How to Set Up a Restaurant Bar
For many full-service restaurants. It is where patrons gather to eat and drink, while wait staff picks up their beverages and cocktails. The set-up of a restaurant bar depends on your restaurant’s size, theme, and liquor license. Some bars are service only, meaning it does not serve customers directly; it is just for staff to order drinks. Other full-service bars offer drinks as well as a limited or full menu.
Bars may double as a wait station, where servers can pour their fountain drinks, or it may be strictly off limits to staff, except for the bartender.
Time Required: 6-8 Weeks
Liquor licenses vary, and one license may cover all alcohol while others only cover wine and beer. If you are only serving beer and wine, a small service bar is more than adequate for your needs. If you plan to offer hard liquor as well as wine and beer and are looking to expand business through bar sales, you should plan for a full-service bar. Also, find out if your staff needs to have any specific liquor seller training before opening. Some states require TIPS or similar certifications, while others don't. At the least, it never hurts to have your staff trained in responsible beverage serving, as it protects them, the restaurant and the customer.
Figure Out How Much Space You Have For a Restaurant Bar
Ideally, there should be about two feet of space in between bar stools to accommodate patrons.
It means if you want eight seats at the bar, you need an eight-foot bar.
Decide Where To Put The Restaurant Bar
A bar right at the entrance of a restaurant can do double duty as a waiting area. A bar in the center of a restaurant is easier for staff to access during the dinner rush. A bar placed at the back of a restaurant more intimate, away from the hustle and bustle of the front of the house.
Decide which place is best for your bar.
Bars need their own reach in coolers, ice bins, hygiene supplies, paper towel dispenser, liquor wells, glass racks, wine racks and dry storage. Coolers should be big enough to hold bottled beer, white and blush wines, as well as backups of juice, milk and other beverages, used to mix drinks. A restaurant bar also needs a beer tower and a place to keep kegs cold. You may have to run beer lines from the walk-in cooler if your bar doesn’t have enough space for kegs. Bar floors should be covered with rubber floor mats for employee comfort and safety.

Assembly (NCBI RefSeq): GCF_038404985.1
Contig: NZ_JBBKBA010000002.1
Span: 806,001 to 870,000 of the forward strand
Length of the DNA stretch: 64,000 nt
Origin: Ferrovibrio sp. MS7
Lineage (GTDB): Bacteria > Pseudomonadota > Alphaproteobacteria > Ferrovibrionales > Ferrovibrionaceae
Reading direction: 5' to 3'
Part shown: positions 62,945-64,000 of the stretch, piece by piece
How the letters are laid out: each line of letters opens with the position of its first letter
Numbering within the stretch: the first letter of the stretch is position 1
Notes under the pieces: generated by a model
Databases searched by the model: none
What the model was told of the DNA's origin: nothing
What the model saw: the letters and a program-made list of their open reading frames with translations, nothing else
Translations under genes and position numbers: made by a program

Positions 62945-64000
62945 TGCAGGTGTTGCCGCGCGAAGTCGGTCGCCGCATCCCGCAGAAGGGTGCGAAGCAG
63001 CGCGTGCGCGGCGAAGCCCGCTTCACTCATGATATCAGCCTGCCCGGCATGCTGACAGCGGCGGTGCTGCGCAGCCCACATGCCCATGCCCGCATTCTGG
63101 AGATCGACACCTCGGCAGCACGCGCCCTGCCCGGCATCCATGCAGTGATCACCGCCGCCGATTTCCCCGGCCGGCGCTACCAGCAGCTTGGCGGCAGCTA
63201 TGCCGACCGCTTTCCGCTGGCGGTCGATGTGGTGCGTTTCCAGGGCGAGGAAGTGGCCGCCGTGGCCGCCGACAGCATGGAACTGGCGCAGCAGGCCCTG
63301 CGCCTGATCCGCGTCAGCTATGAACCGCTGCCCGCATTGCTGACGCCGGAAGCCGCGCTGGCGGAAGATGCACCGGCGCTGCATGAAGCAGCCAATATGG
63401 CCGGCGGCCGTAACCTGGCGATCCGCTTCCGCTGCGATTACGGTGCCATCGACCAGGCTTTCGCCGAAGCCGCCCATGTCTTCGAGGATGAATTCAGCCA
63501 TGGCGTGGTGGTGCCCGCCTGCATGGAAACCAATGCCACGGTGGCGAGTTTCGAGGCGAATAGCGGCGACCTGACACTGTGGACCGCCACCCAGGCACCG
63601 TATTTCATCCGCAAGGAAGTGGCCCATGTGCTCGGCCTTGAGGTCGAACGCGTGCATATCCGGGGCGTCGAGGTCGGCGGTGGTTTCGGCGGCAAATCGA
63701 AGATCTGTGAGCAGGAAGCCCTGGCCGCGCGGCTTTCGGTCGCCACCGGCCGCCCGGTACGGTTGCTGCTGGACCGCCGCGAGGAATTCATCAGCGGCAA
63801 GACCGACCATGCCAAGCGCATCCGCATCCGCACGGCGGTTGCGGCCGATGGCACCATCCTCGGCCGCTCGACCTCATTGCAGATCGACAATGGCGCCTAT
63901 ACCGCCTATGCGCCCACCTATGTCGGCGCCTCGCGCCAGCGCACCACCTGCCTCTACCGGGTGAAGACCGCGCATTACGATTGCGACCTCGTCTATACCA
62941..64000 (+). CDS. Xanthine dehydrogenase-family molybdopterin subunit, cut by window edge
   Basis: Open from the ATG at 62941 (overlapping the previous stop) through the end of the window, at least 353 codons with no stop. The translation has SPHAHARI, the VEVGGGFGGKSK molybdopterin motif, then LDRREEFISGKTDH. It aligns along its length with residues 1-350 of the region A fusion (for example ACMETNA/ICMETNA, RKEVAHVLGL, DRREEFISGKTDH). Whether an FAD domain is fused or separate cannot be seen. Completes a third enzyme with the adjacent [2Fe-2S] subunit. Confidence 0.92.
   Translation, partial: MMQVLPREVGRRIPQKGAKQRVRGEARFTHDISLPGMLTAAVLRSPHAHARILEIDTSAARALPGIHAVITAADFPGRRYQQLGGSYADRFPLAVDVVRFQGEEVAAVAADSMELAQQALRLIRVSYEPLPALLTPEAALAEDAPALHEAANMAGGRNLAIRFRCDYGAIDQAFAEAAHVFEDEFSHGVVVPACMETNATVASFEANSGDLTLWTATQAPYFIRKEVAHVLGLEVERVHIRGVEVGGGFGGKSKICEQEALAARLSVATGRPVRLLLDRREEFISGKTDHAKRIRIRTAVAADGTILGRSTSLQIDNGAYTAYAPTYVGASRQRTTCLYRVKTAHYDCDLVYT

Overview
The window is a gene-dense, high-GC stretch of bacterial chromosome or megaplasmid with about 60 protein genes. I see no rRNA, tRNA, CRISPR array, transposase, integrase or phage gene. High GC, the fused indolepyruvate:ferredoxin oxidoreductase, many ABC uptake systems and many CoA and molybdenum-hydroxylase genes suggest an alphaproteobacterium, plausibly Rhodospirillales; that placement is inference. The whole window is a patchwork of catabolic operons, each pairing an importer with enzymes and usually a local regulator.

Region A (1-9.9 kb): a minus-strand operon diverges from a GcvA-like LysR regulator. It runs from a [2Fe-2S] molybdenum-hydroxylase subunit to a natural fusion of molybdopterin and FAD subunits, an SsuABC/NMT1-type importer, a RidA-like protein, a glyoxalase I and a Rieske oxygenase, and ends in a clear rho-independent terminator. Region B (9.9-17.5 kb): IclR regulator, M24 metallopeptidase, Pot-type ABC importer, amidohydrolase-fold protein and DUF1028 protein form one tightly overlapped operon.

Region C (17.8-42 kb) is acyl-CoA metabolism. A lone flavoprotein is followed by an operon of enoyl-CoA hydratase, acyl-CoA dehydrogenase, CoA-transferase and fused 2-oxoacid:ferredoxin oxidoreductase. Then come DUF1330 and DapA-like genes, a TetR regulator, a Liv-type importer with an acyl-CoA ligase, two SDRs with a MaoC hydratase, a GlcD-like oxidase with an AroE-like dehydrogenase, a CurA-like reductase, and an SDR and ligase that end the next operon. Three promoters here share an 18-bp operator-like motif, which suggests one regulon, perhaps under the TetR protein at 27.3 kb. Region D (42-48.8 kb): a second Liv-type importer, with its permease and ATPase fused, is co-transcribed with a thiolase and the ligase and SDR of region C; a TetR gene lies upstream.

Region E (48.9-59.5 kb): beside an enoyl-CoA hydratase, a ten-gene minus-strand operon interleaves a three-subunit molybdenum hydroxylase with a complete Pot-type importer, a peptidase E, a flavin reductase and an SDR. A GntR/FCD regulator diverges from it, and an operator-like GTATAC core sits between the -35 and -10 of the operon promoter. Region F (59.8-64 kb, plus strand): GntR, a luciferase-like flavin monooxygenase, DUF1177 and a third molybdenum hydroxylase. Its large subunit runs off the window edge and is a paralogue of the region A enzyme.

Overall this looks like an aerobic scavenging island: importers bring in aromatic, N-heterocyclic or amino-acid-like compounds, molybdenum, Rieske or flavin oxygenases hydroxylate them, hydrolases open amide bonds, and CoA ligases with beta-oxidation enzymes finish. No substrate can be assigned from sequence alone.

Let Your Restaurant Bar Double As a Wait Station
Make your bar as self-sufficient as possible. Outfit it with its own POS system, so that the bartender can take care of customer tabs right on the spot. An integrated POS also lets the bartender send food orders to the kitchen directly from the bar. Be wary of letting staff into the bar area, even if it is to use the POS system during a rush. Bartenders are typically territorial creatures and don’t like wait staff underfoot. You may need to implement a rule that no wait staff is allowed behind the bar during the dinner shift (or whatever times you deem necessary).
Set the Mood With Lighting
Lighting in the bar should be subtle. Not so dark customers can’t read the menu, but not too bright. Recessed lighting and track lighting with dimmer switches allow you to control the light, adjusting it for the time of day.
Take Advantage of Freebies
Your wine and beer salesperson can outfit you with free merchandise, like glasses, decorative mirrors, even those tacky neon lights that hang in windows. Find out what you can get for free before buying decorative items.
A restaurant bar offers easy profits for restaurants if they follow the local laws and have the right insurance and training for staff. Liquor licensing and accompanying insurance varies from state to state, as do rules around responsible beverage training.